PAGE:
A police car was travelling at 34mph over the speed limit when it hit and killed a young woman as she waited for her boyfriend, a court heard.
PC Gary Wilkinson was driving at 64mph in a 30mph zone on Warwick Road, Kensington, when he crashed into Jade Mutua, 22 on August 13 last year.
The social studies student suffered a brain injury, a broken back, neck, ruptured pelvis and broken leg when she was hit.
Paramedics managed to revive her but she died two days later at St Mary’s Hospital, Paddington when the decision was made to switch off her life support machine.
A police investigation following the deadly collision has suggested PC Wilkinson was driving ‘properly’ said coroner Bernard Richmond, QC.
Jade Mutua, 22, was hit by a marked police car in August 2020 which was travelling at twice the speed limit
The Independent Office for Police Conduct (IOPC) found that PC Gary Wilkinson was driving properly at the time of the incident
‘There is nothing to suggest that PC Watkinson was driving any other than properly,’ said Mr Richmond, referring to the Independent Office for Police Conduct (IOPC) report.
But the coroner said the PC should nonetheless have his own legal representation during the three day inquest.
He added: ‘The risk is that whatever the outcomes are, he has been involved in killing somebody.
‘However much the IOPC have come to a conclusion, the family may have questions which might become uncomfortable.
‘I’m going to continue in the view that he should be an Interested Person, unless he tells me that he has been properly advised by his Federation rep.’
Nick Stanage, for the family, called for a jury inquest due to police involvement in the collision.
He said: ‘We say, this being a police conduct death those factors on the face of it do give rise to public concern.
‘He was travelling at 64mph in a 30 mph area, causing death.
‘It may be that in the way the facts come out there may be an issue with regards to driving.’
The coroner agreed, saying there would be different ‘ramifications’ if PC Wilkinson was not a serving police officer.
He said: ‘If somebody is driving at 64 in a 30 then that calls for an explanation as to why they were driving at double the limit.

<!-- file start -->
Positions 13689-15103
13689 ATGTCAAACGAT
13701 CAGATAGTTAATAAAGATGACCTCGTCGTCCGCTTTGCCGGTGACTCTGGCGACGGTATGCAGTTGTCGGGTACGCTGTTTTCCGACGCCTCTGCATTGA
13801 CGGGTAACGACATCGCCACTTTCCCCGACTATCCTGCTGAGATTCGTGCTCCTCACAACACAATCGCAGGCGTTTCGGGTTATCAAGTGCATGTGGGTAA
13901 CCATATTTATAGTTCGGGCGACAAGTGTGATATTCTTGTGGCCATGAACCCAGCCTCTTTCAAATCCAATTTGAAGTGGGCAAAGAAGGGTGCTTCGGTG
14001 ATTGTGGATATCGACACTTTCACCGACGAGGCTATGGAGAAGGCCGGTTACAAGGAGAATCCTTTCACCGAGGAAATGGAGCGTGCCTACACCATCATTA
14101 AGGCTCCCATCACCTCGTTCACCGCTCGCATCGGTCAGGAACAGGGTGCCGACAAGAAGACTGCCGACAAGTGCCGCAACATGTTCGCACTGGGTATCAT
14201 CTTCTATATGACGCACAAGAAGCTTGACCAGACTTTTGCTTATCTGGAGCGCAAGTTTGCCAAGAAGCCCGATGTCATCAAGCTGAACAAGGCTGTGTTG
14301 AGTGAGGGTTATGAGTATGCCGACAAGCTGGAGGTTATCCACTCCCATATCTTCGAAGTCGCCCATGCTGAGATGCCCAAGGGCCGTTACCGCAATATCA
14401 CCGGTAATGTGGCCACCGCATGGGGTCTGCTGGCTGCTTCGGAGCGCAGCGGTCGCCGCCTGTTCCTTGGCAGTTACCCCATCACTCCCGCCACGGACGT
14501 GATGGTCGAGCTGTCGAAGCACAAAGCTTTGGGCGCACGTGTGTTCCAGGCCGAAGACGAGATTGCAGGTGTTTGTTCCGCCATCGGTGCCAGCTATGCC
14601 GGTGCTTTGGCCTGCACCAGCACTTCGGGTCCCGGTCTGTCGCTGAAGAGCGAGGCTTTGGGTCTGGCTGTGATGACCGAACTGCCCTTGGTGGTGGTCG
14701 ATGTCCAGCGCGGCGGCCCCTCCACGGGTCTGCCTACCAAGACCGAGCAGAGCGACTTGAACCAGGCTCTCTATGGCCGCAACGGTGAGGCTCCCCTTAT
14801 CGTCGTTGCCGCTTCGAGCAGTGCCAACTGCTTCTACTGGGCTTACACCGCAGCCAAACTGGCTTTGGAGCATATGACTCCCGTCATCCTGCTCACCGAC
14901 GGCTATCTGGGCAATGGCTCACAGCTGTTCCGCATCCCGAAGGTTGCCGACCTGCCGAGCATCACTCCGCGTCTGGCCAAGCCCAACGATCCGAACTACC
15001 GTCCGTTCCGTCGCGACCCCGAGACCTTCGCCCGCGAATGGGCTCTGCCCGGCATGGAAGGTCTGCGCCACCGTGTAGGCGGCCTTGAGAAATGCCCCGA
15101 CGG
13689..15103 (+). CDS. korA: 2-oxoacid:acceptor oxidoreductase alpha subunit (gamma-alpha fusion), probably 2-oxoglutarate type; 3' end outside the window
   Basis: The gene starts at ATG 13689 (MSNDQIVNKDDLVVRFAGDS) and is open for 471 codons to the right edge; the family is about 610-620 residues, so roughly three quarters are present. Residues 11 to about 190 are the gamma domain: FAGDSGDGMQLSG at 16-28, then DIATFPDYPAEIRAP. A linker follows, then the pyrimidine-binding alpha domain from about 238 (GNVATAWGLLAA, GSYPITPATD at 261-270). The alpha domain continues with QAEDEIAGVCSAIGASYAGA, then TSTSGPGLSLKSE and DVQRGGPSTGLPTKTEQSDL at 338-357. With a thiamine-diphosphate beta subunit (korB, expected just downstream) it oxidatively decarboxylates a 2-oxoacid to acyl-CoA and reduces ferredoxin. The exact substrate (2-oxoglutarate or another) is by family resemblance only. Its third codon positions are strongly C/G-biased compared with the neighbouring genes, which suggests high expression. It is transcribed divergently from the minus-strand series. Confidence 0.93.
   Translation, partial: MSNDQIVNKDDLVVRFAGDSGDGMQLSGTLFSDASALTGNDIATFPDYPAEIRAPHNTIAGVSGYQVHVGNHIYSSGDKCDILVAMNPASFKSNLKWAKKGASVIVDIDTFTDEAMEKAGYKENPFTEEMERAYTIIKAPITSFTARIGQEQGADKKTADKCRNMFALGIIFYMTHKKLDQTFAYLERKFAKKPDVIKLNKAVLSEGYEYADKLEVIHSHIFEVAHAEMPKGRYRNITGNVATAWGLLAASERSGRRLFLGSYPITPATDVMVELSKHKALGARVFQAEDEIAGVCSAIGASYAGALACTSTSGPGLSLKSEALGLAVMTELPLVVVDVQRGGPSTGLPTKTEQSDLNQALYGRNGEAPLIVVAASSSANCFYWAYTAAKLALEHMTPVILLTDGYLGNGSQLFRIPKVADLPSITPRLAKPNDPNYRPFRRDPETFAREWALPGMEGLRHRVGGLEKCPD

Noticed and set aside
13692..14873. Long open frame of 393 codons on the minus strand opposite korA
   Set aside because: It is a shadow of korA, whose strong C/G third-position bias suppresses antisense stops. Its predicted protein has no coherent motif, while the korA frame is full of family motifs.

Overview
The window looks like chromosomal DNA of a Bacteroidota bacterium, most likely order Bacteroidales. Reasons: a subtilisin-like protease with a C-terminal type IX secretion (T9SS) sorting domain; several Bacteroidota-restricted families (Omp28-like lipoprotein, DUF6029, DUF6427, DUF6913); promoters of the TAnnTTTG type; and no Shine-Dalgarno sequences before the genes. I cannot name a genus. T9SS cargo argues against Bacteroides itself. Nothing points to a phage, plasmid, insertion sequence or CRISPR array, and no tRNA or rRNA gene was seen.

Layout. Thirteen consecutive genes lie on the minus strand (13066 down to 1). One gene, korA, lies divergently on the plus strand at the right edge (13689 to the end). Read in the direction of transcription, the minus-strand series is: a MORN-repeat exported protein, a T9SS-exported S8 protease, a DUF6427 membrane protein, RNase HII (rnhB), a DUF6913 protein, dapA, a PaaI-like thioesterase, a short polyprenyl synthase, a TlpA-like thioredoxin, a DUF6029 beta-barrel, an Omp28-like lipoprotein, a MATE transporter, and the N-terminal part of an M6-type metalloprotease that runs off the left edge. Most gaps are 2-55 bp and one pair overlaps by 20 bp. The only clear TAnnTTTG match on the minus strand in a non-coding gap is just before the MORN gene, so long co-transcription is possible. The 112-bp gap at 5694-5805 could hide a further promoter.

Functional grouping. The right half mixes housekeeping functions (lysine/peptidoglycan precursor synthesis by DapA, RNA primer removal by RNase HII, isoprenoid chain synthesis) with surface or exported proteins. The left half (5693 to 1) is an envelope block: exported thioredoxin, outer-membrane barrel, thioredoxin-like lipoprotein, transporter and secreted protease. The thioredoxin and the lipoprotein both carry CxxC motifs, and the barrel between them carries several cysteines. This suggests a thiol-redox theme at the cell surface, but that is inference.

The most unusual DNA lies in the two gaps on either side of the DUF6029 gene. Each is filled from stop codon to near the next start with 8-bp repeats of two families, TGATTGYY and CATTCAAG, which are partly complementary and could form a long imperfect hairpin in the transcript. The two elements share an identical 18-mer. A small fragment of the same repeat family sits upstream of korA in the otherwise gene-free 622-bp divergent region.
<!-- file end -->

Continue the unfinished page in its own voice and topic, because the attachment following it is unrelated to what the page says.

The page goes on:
‘If somebody is driving at that limit who is not a police officer then there would certainly be ramifications.’
Ms Mutua’s father Jermaine Laxmidas also agreed to speak to the inquest about his daughter’s life at the request of the coroner.
Mr Richmond said: ‘Jade’s life is not defined by the way she died, that’s sadly the last chapter in her story.
‘But I think it’s really important that we have a short time in the inquest to reflect on the person we are talking about.
‘Absolutely, I would love that,’ said Mr Laxmidas.
The victim’s mother Mina Agyepong said after her death: ‘She was a beautiful, fun loving 22-year-old who had her whole life ahead of her. All her family are devastated.’
A full inquest of three days will be heard before a jury at a date yet to be fixed.
Mr Laxmidas said: ‘My daughter was very bright. She was training to be a social worker because she wanted to help disadvantaged children.
‘She was beautiful. Her innocent life was tragically and violently ended because of a speeding police driver.
‘I still haven’t had a proper explanation about what happened. It has been a long time and I don’t have any answers.
‘I believe facts about what happened that night are being hidden. I welcome the coroner’s decision to require the IOPC to provide him with the evidence.
‘I hope to be able to see the evidence for myself shortly.’ He has set up a charity in Jade’s honour, The Jade Mutua Foundation Trust, which provides help to disadvantaged young people living in London to access education, training, and employment opportunities.
‘This is a tragic case involving a young woman who had amazing prospects of making a positive impact to society.
‘But her life was cut short. Her family need answers about what happened and those responsible must be held to account, if necessary in the criminal courts.
‘Too many people are dying a result of the actions of police officers. It has to stop.’